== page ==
Olga (Anastasia Budiashkina) is a 15-year-old Ukrainian gymnast who will end up in exile in Switzerland. The time of the action is 2013 and 2014, the time when dangerous cooking began in Ukraine and when, after the revolution on Kiev’s Maidan, pro-Russian President Viktor Yanukovych fled to the north. Today we all know what happened and what will happen in the future, that is, in the events after the action of this striking psychological-sports drama recorded in a Swiss-Ukrainian production. The screenwriter and director of the film premiered at Cannes Critics’ Week, young Swiss Elie Grappe (1994) came up with the idea for “Olga” back in 2015 when he was working on a documentary about Ukrainian violinists who arrived in Switzerland just during the protests. on the Maidan.
Instead of a musician, Grappe decided it might not be bad for the main protagonist to be an athlete and the man was definitely not wrong because “Olga” is a striking, poignant and emotional drama about a girl who is physically in one country and spiritually in another. Olga will end up in Switzerland, where her late father is from, after someone tries to assassinate her mother, an investigative journalist. The talented gymnast will immediately end up in the Swiss national team and work will already begin on obtaining citizenship there so that she can represent Switzerland at the upcoming championships. And not only is adapting to a new three-language environment complicated enough, Olga will find herself in an additional rift when she starts cooking in Ukraine.
Olga is afraid for her mother who is constantly in the forefront and reports from the protests, and as time goes on she will be more and more broken. She feels like she should be in Ukraine, but at the same time she is a top athlete and she has dedicated her whole life to training and hopes for a medal. It is especially difficult for her because no one in Switzerland seems to care what is happening in her country. No one is very tired of the Ukrainian situation, everyone lives their lives, and they do not even try to understand what is happening in the head of a 15-year-old who has a hard time reliving everything that happens (she is constantly on Skype with her mom and friends who stayed in Ukraine) and through video clips recorded on mobile phones, we occasionally follow the events in Kiev.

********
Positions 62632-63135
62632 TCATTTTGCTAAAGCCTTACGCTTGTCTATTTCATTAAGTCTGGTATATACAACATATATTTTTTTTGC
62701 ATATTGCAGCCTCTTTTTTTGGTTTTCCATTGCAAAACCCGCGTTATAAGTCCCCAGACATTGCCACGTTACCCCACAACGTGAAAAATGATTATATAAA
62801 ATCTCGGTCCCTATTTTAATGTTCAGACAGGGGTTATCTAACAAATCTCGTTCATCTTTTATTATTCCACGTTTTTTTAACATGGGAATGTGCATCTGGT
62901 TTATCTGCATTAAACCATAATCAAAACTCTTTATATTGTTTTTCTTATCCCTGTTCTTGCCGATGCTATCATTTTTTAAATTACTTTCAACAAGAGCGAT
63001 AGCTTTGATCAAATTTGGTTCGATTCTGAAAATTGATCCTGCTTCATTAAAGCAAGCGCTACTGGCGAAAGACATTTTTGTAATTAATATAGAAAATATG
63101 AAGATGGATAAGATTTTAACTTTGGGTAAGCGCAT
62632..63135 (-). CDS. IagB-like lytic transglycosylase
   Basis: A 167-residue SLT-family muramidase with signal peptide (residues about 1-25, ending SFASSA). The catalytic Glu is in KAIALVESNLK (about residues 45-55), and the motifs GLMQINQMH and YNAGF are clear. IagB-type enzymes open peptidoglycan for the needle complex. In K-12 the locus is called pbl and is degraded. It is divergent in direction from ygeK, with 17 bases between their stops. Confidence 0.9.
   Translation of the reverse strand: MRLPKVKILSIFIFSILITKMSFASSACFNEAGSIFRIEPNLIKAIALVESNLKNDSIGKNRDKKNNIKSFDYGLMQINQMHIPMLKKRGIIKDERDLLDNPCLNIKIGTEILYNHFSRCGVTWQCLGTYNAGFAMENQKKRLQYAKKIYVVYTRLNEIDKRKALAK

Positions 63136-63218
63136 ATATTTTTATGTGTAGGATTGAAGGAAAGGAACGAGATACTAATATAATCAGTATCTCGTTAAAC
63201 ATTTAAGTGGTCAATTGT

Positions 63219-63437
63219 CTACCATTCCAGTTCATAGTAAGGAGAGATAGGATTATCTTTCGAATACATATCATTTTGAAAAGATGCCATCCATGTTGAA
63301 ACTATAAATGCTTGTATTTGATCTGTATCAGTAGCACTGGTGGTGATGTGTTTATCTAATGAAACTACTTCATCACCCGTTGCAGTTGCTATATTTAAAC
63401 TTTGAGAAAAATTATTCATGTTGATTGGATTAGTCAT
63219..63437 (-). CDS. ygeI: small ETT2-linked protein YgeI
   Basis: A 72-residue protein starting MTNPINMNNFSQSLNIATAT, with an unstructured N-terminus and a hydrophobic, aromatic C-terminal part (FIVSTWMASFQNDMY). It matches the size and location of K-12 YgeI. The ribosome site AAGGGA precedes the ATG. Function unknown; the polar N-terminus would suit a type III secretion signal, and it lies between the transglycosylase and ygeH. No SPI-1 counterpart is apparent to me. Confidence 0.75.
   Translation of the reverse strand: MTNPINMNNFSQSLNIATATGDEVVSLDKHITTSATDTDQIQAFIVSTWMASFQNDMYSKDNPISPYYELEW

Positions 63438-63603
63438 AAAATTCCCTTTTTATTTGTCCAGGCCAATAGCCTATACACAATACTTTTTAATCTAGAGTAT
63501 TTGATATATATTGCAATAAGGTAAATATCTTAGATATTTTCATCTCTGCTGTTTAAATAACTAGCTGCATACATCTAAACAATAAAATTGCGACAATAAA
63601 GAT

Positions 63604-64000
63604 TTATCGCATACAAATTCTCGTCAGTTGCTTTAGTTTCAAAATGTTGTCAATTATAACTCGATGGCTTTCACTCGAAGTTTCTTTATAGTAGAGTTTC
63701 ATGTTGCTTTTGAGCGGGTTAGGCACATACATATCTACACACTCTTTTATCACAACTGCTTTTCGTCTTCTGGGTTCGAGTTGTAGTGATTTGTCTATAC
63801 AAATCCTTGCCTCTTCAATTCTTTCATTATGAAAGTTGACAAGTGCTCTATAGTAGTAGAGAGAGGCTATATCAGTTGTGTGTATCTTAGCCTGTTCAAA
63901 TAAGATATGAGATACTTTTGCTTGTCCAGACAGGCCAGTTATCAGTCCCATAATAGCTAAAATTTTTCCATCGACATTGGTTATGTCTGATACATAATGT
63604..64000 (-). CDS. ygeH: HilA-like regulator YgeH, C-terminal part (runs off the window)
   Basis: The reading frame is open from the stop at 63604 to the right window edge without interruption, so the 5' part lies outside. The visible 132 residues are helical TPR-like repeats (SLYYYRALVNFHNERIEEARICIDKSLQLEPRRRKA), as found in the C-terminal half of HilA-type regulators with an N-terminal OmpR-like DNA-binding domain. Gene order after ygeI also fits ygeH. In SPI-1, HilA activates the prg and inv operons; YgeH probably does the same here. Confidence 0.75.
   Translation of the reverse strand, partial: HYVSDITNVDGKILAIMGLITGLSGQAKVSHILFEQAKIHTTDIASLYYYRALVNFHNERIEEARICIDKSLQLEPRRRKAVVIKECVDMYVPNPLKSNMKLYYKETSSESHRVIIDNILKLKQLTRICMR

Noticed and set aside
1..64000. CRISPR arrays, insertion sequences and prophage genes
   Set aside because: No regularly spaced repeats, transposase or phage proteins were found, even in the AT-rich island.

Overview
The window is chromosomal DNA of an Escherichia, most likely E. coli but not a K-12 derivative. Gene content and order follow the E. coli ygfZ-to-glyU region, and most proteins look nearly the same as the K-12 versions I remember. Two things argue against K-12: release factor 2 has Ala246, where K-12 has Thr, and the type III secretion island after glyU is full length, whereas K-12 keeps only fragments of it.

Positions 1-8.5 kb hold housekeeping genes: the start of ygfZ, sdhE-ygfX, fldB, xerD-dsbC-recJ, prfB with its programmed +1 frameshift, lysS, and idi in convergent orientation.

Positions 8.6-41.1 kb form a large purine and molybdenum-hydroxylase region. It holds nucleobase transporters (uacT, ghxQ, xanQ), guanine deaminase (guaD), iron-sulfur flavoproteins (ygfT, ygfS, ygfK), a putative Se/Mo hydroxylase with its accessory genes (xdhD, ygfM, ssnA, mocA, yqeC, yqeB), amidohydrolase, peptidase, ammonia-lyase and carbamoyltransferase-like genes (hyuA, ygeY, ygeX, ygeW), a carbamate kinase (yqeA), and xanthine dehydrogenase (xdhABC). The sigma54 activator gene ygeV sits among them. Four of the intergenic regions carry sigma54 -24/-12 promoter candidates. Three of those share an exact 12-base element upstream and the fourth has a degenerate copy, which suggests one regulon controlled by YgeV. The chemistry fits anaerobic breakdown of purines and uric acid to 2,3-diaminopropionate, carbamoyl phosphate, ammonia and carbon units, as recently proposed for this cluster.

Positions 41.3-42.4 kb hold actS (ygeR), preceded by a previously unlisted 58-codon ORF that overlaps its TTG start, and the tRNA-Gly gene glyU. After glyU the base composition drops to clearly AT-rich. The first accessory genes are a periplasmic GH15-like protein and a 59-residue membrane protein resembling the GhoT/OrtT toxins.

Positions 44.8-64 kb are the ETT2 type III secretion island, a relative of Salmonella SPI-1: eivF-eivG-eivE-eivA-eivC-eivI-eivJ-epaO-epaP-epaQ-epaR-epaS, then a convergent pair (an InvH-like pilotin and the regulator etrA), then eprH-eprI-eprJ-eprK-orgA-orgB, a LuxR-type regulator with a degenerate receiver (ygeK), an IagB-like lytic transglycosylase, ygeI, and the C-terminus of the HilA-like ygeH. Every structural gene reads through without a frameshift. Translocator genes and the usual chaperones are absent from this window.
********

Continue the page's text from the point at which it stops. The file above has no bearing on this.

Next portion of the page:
Although the role of Olga was the first in the career of the young Ukrainian actress and gymnast Anastasia Budiashkina, the girl is extraordinary and only by her face can we discover what complete chaos she is experiencing. It was one of those extremely physically demanding roles and it is clear that all these young actresses also had to be at least good gymnasts in order to perform all the stunts needed for the film. He filmed Grappe “Olga” in a realistic, almost documentary style, and Budiashkina did a great job of portraying the role of a girl who pushes her body to extremes and beyond every day, while she falls apart and can’t explain to anyone what’s really going on with her. .
Tension is constantly being felt, a tension that will intensify further when Olga realizes that she would have to renounce Ukrainian citizenship if she wants to be Swiss and play for the Swiss national team. Although she was the best gymnast in Ukraine, now she has to prove herself to everyone again. And the coaches, but also their colleagues from the national team who initially see more intruders in it, someone who came to take one of them a place in the national team. It was this impressive drama and a Swiss Oscar nominee, and although “Olga” failed to enter the circle of nominees, it definitely enters my wider circle of best films of the year. Rating 8.5 / 10.
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